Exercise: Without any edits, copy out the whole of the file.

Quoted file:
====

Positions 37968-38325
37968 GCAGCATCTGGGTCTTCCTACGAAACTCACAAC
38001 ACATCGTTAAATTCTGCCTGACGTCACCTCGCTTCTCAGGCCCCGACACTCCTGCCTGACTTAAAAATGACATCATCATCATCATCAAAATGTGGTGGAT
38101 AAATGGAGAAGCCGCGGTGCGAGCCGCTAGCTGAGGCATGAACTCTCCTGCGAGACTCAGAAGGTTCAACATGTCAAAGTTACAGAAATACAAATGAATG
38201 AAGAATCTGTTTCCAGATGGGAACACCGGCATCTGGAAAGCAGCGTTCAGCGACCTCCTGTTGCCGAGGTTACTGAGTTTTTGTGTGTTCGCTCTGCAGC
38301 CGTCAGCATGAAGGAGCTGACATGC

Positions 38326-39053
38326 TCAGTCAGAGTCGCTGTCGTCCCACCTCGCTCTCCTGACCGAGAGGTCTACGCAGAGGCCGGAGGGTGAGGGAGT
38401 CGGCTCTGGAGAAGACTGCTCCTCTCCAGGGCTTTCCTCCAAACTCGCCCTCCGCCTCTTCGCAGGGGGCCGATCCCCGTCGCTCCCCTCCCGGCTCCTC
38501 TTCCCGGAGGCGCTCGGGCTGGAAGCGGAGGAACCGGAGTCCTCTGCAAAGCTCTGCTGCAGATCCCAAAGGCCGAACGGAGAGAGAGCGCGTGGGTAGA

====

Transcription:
Positions 37968-38325
37968 GCAGCATCTGGGTCTTCCTACGAAACTCACAAC
38001 ACATCGTTAAATTCTGCCTGACGTCACCTCGCTTCTCAGGCCCCGACACTCCTGCCTGACTTAAAAATGACATCATCATCATCATCAAAATGTGGTGGAT
38101 AAATGGAGAAGCCGCGGTGCGAGCCGCTAGCTGAGGCATGAACTCTCCTGCGAGACTCAGAAGGTTCAACATGTCAAAGTTACAGAAATACAAATGAATG
38201 AAGAATCTGTTTCCAGATGGGAACACCGGCATCTGGAAAGCAGCGTTCAGCGACCTCCTGTTGCCGAGGTTACTGAGTTTTTGTGTGTTCGCTCTGCAGC
38301 CGTCAGCATGAAGGAGCTGACATGC

Positions 38326-39053
38326 TCAGTCAGAGTCGCTGTCGTCCCACCTCGCTCTCCTGACCGAGAGGTCTACGCAGAGGCCGGAGGGTGAGGGAGT
38401 CGGCTCTGGAGAAGACTGCTCCTCTCCAGGGCTTTCCTCCAAACTCGCCCTCCGCCTCTTCGCAGGGGGCCGATCCCCGTCGCTCCCCTCCCGGCTCCTC
38501 TTCCCGGAGGCGCTCGGGCTGGAAGCGGAGGAACCGGAGTCCTCTGCAAAGCTCTGCTGCAGATCCCAAAGGCCGAACGGAGAGAGAGCGCGTGGGTAGA